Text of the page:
What's Coming to Market?
Mountains of melons will be found at the market this week. From cantaloupes to watermelons, there is something for everyone. Freestone peaches are in as are donut peaches and nectarines. Gravenstein apples will be at the market as will early asian pears. Blackberries (Triple Crown and Chester), blueberries and raspberries will be readily available. Strawberries may be limited this week. You'll find plenty of greens, herbs, squashes, plums, nectarines and other produce as well. As for vegetables, you'll find just about everything from artichokes to zucchini.
Visit our Availability Page for more information and the full list of farmers and vendors coming to the market this Sunday. The page will be updated through Saturday evening. Check our Twitter feed for Sunday morning updates.
Farmers’ markets are a collection of businesses, a temporal grocery store where each shelf comes with a smiling face and a wealth of knowledge about the products they produce and sell. We’re giving our vendors the spotlight to share more about their role in the Hillsdale market community.
By Sarah West
Strawberry season doesn’t hit fever-pitch at the market until Unger Farms returns with their flats of perfect Hood strawberries, those ephemeral poster children synonymous with June, Oregon, and delicious. Long lines of shoppers wait for the opening bell to ring, eager to take a half-flat home to freeze, can, or simply snack on this early summer treat.
By August, summer in Oregon has settled into fields of golden-hued grass, hazy skies, and copious dust. The Hoods are hunkered down in the heat, waiting for a fall mowing and their lush return with winter’s rain. Albion, a workhorse strawberry with sweetness and a touch of acidity—if not the Hood’s grand perfume—has taken the Hood’s place and will bear through October if the weather holds. August at Unger Farms is ruled by raspberries and blackberries, of which they grow ten varieties.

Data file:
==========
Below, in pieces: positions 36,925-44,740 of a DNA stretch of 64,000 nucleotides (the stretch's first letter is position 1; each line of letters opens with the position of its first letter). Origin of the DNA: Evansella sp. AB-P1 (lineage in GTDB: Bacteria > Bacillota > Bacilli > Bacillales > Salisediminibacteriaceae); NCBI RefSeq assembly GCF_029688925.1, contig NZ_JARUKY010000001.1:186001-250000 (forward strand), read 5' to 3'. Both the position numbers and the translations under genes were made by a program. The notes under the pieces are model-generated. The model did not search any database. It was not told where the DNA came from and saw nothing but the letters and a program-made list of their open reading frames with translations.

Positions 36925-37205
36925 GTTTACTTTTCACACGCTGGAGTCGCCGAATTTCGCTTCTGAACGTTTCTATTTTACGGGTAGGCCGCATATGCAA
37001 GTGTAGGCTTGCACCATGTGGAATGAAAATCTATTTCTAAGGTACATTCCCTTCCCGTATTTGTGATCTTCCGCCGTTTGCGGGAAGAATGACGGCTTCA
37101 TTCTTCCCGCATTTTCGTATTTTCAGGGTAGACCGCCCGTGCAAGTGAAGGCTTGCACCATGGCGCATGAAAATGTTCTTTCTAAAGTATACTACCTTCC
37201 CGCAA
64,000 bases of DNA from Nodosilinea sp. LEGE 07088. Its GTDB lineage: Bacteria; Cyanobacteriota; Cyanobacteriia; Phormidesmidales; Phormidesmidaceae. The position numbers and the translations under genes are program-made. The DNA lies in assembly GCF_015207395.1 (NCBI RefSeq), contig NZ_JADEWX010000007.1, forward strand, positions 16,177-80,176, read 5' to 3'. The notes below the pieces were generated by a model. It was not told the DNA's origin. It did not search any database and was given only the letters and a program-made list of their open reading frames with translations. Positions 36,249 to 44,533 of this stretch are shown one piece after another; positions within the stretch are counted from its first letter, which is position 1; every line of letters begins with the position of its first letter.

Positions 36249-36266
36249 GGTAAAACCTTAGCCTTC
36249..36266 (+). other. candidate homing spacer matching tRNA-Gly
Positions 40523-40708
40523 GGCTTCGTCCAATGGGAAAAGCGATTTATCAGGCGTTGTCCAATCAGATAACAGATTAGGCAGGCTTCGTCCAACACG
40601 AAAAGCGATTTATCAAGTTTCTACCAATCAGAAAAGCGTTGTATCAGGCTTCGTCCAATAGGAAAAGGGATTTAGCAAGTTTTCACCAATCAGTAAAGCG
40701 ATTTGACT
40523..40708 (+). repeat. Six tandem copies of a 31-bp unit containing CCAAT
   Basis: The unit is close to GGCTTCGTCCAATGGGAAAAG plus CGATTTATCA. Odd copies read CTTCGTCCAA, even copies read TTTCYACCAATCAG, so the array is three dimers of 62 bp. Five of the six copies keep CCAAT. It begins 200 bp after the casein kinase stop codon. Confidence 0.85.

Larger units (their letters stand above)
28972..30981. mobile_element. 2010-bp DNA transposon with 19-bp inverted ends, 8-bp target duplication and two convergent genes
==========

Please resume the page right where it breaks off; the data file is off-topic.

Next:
Read full profile here (link).
The Fat Of The Land
There is perhaps no better way to taste a sun-ripened tomato than by slicing off a thick slab and sprinkling it with salt. This ubiquitous powdered mineral is the magic wand of the kitchen—transforming and enhancing flavor, shelf life, and even texture with a pinch here, a flick of the wrist there.
Read complete essay here (link).
August 16 8:00am-4:00pm
Organized by the Multnomah Village Business Association
Event activities include live music, a wine and beer garden for adults, vendors showcasing art, food, crafts and other merchandise, a Kid Zone, Kiwanis pancake breakfast (starting at 8:00am) and a 10-block-long parade at 10 a.m. Want to be in the parade? Visit the event page (link) or send a message to firstname.lastname@example.org for more information.
MAC Summer Arts & Crafts Sale
August 16, 9:00 am-4:00 pm
Multnomah Arts Center, 7688 SW Capitol Highway
Multnomah Arts Center (MAC) holds its annual summer sale featuring instructor and advanced student work during Multnomah Days. Hand-crafted items for sale include a variety of ceramics, textiles, jewelry and prints. Proceeds from the sale support local arts education and artists. For more information, call 503.823.2787 or visit MAC's home page (link).
Doing Dough: Homemade Noodles
September 6, 2:00pm-3:00pm
Hillsdale Branch Library, 525 SW Sunset Blvd.
Making noodles from scratch is easier than you think. Culinary historian Jean Johnson will teach you how to make fresh, home-made noodles using organic whole wheat flour. Call (503) 988-5388 or visit the event page (link) for more information.